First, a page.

I’m going to need something heavy this week, possibly a scotch, neat. If the bartender brings me something girly with an umbrella, I’m going to flip out.
I have heard the phrase “sex sells” enough times in the past week to turn my brain to mush, all in response to last week’s two columns about sexism in poker. While I tried to point out that sex sells is sexist and that it is antithetical to the image that poker tries to portray as an anyone-can-play game, most popular cop-out used by several men in the industry.
Sex sells. If you can’t beat ‘em, join ‘em. Fight a different battle. It’s just the way it is.
Scraaaaaatch. Remix! Sorry, folks, but I wasn’t raised that way. When something is inherently wrong and screams of inequality, I cannot and will not let it go.
Women in poker are taught from the earliest experiences in poker that we need thick skin to handle the industry, whether as players, writers, or otherwise. We need to suck up the insults, let the sexist comments roll off our shoulders, and simply play the game despite any pushback we may receive. That was the way it was when women sat down at the table in the decades before us. However, it is 2013, and it shouldn’t still be that way. We have to change it, or the men who run the poker media will continue to use “sex sells” as an excuse and a theme by which to sell this game to a male audience.
On the exact day last week that the second of my two-part column was published, I received a blog post update from the World Poker Tour, courtesy of my blog feed. “Come Sail Away With Us,” it read, which led me to believe it was simply a grammatically awkward invitation to a poker cruise. It was that… and more. The photos of two of the Royal Flush Girls greeted me when I opened the blog post, each of them posing in skimpy bikinis and looking sexy.
“This is what Jeannie and Danielle will be wearing on the WPT Cruise, departing from Port Canaveral, Florida on September 8. What about you?”
The only other information given in the blog post was that cabins are limited, booking is available now, and you can vacation with the WPT Royal Flush Girls, Mike Sexton, and Vince Van Patten, the latter two of whom will not be wearing bikinis. Oh, I get it. Hahaha!
It is unclear if it is a poker cruise or one in which the Royal Flush Girls will model their beachwear. It is also not certain if the Royal Flush Girls will also bring regular clothes on the ship or wear the bikinis the entire time.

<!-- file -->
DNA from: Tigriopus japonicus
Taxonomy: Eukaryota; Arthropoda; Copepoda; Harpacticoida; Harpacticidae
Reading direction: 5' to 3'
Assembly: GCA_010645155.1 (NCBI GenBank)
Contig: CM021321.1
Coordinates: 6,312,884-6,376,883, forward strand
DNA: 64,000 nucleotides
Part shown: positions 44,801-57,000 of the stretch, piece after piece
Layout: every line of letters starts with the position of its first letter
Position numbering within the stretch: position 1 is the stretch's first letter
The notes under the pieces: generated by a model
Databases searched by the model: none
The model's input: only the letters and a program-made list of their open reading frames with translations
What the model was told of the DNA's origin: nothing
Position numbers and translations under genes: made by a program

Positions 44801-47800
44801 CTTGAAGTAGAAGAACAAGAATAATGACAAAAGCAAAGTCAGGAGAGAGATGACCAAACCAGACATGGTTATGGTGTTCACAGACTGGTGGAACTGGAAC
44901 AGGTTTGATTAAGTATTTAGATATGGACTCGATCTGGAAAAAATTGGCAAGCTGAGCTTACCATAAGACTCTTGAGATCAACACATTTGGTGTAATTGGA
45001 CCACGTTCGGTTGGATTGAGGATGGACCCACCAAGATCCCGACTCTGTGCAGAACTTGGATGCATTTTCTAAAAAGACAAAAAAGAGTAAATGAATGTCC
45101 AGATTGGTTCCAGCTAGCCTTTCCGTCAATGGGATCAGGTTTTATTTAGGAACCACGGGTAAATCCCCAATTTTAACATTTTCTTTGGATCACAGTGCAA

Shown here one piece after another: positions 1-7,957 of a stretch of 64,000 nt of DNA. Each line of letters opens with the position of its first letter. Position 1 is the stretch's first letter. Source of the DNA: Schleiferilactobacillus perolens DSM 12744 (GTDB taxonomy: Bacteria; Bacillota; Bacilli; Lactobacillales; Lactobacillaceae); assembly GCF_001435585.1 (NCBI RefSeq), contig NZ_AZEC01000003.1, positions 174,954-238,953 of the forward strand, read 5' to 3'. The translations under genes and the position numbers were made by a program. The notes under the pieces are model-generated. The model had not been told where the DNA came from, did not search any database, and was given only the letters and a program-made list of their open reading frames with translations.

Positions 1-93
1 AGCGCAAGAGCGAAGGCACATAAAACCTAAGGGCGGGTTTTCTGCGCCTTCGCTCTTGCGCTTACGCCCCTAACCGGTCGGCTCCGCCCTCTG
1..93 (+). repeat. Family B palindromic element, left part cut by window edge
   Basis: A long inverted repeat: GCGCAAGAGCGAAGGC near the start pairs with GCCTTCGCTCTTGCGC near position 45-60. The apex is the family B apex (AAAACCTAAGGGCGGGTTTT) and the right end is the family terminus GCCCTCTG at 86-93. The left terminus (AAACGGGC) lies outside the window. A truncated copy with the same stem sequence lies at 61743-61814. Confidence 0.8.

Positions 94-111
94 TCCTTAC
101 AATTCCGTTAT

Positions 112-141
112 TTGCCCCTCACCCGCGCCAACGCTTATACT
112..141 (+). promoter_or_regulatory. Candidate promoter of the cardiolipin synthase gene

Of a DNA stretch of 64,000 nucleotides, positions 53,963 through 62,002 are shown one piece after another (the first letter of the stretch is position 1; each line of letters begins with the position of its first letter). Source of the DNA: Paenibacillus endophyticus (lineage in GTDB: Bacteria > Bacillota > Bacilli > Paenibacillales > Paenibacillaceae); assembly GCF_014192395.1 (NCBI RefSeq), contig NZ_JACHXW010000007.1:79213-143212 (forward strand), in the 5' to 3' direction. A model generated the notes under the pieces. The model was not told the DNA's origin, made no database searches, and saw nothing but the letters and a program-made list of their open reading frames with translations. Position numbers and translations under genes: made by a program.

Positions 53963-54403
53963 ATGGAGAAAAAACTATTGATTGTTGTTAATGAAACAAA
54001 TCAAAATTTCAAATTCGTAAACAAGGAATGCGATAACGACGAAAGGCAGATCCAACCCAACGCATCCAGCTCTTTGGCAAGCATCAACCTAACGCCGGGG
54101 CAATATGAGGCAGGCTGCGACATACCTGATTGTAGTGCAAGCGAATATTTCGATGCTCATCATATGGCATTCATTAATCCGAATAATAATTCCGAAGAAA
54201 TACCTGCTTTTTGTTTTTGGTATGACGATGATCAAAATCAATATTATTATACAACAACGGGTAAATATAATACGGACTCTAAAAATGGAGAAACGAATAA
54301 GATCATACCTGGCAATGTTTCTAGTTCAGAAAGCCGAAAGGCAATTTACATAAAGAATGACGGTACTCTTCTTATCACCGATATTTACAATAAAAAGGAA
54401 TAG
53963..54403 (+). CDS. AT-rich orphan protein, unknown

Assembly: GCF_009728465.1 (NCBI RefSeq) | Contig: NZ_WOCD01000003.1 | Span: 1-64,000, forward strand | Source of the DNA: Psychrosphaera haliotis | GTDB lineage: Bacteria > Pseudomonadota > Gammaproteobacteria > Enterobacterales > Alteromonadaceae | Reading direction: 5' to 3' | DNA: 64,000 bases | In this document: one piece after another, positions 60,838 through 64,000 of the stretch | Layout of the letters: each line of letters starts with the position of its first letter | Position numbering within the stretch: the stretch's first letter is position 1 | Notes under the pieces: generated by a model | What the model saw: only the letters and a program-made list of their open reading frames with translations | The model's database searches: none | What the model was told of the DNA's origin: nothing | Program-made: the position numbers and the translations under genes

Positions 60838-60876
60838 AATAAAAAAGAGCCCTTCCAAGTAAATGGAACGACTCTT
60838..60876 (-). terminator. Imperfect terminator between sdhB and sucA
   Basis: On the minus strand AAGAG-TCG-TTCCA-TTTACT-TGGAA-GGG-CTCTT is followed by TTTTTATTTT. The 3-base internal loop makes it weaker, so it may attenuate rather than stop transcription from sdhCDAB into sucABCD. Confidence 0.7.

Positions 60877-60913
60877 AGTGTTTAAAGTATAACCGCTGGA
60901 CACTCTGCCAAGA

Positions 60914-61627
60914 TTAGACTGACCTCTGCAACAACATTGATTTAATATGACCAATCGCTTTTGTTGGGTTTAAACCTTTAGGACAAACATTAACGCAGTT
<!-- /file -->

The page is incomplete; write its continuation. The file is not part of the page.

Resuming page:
Several days later, the reliable WPT presented another blog post entitled, “WPT Seminole Hard Rock Showdown: Royal Flush Girl Games.” Ah, this is where we find out the real purpose of the Royal Flush Girls after all these years. The video clip begins with four of the “girls” in robes, and music accompanies them as they slither out of the robes to show their bikinis and then their modeling poses in front of fountains. Then they played games, including beach volleyball, in which the “girls” bounced around in their bikinis, once even running into each other in the sand and accidentally hugging. Oh, those silly girls!
As a person who used to work for the World Poker Tour more than a few years ago, this entire marketing scheme saddens me beyond belief.
And to top off the week of sexism in poker, OnlinePoker.net wrote a news blurb about Team PokerStars Pro Celina Lin winning the first event of the Macau Poker Cup series that kicked off last week. The article on this website gave Lin the recognition deserved, as well as others who won the first events. But the OnlinePoker.net site, despite its properly accolade-filled article about Lin, titled it “Poker Babe Celina Lin Wins 4th Macau Poker Cup Title.” Hello, 1990s poker!
Today, when a poker pro suggested on Twitter that an online poker website consider Playboy model Sara Underwood for a sponsorship, complete with her empty Hendon Mob results list, I asked the purpose of signing her. I received answers that dealt with men who like to watch porn to help with poker tilt and imagining women like Sara on their laps while they play. Comments from males in the discussion also included bra sizes, the suggestion that I needed to get laid, that I needed to take a “chill pill or Midol,” and more references to “boobs sell” and “sex sells.” While this was intended to be in “all in fun,” as I was told, it was a perfect example of how the subject of sexism in poker is still – in 2013 – not taken seriously.
So, I ask, is the poker community going to take this seriously? Or are the women of poker going to be shoved aside and dismissed when their opinions contradict the status quo?
I will keep outing sexist articles and instances in poker as long as this open-minded website allows my column to go forward. But I’m going to need men and women of poker in my corner to make a difference.
I’m also going to need a lot more liquor. Keep the bar open!